Was the dream to be part of a family? Mengers nodded. "I think my father's suicide probably, you know, made me feel guilty--made me want to be better," she said calmly one afternoon in New York. "I was 14 when my father died, and because it was a small town, Utica, N.Y., everyone was aware. It's Stella Dallas, you know?" Mengers means that just like in the 1937 Barbara Stanwyck movie, it was mother and daughter against the world. Mengers' mother, then a bookkeeper, moved with her daughter to the Bronx. (Even now her mother is the one person who has total access to Mengers, wherever she's traveling.)

The daughter of Stella Dallas didn't tackle the blue-tailed piranhas who inhabit agency board rooms, however--nor did virtually any other women pre-Mengers. Even her detractors admit she was the first female to play hardball in the boys club. And not only with movie star careers: Apart from actors, Mengers was negotiating with the careers and the lives of directors like Lumet and Nichols and Brian De Palma, talents who know what they want--and are used to getting it. A ribald comic strip blonde would only satisfy those men in certain amusing ways. But handle their salaries? "She's much more than a cartoon," explained Vidal. "To people who have a false view of themselves, the wit and irony are off-putting. But reality was her only way of coping."

And for years clients gave Mengers her only sense of extended family. Representing Ryan and Tatum O'Neal, Peter Bogdanovich and Cybill Shepherd, Paula Prentiss and Richard Benjamin, Jacqueline Bisset and Michael Sarrazin, Ryan O'Neal and Farrah Fawcett--teams that were pieces of Hollywood mythology--gave Mengers security. Perhaps false security. "I thought no one would grow old," Mengers says now, analytically. "I thought everything would stay the same. So I said no to a lot of new people, because I thought it would always be like that. And of course it isn't, for anyone. Don't forget, I had no brothers or sisters, no cousins, for a long time no boyfriend, no husband. This was family."

Playing at Agent

Mike Wallace stood in his CBS office rifling through a 12-year-old transcript of his "60 Minutes" segment on Mengers. "Listen to this," said Wallace as he began reading aloud:

I was a little pisher, a little nothing making $135 a week as a secretary for the William Morris Agency in New York. Well, I looked around and I admired the Morris office and their executives, and I thought: "Gee, what they do isn't that hard, you know." And I like the way they live, and I like those expense accounts, and I like the cars. And I used to stay late at the office, just like "All About Eve," and I suddenly thought: "That beats typing."

Wallace paused. "I mean c'mon, have you ever heard a better paragraph than that? It's perfect."

Because she played the secretary role for almost a decade--at MCA, at Baum-Neuborn, at William Morris--Mengers-as-typist has taken on something of mythic stature. To say you knew her then is like saying you knew Meryl Streep at Yale. David Geffen remembers being in the mail room at William Morris in 1964, "and I already knew the legend. It was bigger than life. I remember I wanted to get to know her, and then it was instant friendship." Producer Marvin Worth ("Lenny") remembers taking Mengers "to the Paramount Theater in 1958 to see Joni James. She says now it was her first date. She was blonde and round and fun." Agent Tom Korman, who gave Mengers her first job as an agent, remembers her tenacity.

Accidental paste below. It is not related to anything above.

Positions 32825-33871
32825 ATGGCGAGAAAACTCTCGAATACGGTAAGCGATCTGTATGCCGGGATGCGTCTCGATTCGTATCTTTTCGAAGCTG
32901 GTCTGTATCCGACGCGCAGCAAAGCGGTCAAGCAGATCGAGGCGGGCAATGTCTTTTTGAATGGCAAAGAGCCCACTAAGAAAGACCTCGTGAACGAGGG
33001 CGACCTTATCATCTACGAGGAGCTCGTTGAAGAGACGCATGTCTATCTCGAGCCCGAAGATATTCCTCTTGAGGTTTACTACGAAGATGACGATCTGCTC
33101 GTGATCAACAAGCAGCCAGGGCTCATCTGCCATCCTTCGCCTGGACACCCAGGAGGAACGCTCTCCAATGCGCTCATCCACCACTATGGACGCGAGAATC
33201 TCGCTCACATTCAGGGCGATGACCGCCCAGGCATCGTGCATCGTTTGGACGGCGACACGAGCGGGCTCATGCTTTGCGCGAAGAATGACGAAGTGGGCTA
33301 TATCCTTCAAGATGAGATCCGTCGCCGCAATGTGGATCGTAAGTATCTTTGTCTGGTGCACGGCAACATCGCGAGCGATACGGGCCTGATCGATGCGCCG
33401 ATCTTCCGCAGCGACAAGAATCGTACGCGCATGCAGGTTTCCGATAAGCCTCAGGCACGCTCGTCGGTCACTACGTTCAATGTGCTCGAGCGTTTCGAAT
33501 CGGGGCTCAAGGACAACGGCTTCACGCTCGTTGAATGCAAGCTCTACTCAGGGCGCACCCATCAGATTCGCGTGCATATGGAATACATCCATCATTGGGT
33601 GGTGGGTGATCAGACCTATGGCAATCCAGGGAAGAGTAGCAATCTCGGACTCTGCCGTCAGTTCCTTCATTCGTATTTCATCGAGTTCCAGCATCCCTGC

"Marty Baum (then partner at Baum-Neuborn, now senior agent at Creative Artists), must have fired her 50 times. 52 times. One day Sarah Marshall, an actress who was our client, was supposed to audition for 'The World of Suzie Wong,' and nobody could find Sarah. Sue, only Sue, knew Sarah was having an affair with a married musician. Sue was in sheer panic from Marty Baum screaming at her every three minutes. She even called the rest home where Edna Best (Marshall's mother) lived. Then finally she called the musician at home, and a woman answered. Sue said, 'Sarah, you old sneak! I found you.' Well, of course, it was the musician's wife. And Marty Baum fired Sue."

Another time, MCA agent Maynard Morris punished Mengers after ordering her to sit by the phone all day and wait for a call from Tyrone Power. At 5 p.m. Power called hastily on his way to the airport, but Morris (who's remembered as impatient and fussy) was in the men's room. Mengers couldn't get the two of them together on the phone--and again Mengers got fired.

But how does a secretary finally play agent herself? At what point can you really do the job you dreamed about? In 1963, Mengers remembers "Tom Korman saying, 'I can't pay you more than a secretary, but at least you'll have a secretary.' And I became obsessed." The two of them set up shop, with two clients (Joan Bennett--"easy sale, huh?"--and Claudia McNeill). Korman (now with Agency for the Performing Arts) says Mengers "was the guts of the office. We were known as the Relative Wrong agency. In other words, if there was Marge and Gower Champion, we'd have Marge. If there was Jocelyn and Marlon Brando, we'd have Jocelyn."

And while Mengers was "relentless from the start," Korman also remembers "this whole other vulnerable side that nobody can break. The vulnerability is very real." Korman gave an example: "One night in 1983 she asked me to have dinner, just the two of us. At dinner she handed me a Tiffany box. It was a framed silver photo of us in the '60s walking into Danny's Hideaway with Tony Newley, a client of ours. There was a bubble over Sue's head that said, 'I WANT TO BE A STAR.' At dinner Sue looked at me and said, 'It's 20 years, Tom.' "

Freddie Fields, who with David Begelman is often credited with moving Mengers to Hollywood, added: "Oh, the vulnerability cries its eyes out. It's a bashfulness, really, that Sue protects pretty fiercely." As Korman put it, "It's what gave her a rapport with the gay community. And what also let her go out with ladies' men like Billy Rose, whom she actually dated. I remember her saying to me, 'If I could be reincarnated, I would come back as Marilyn Monroe.' Of course Marilyn Monroe was still alive then. But Sue's fantasy was always to be a movie star. And in a way she did become one."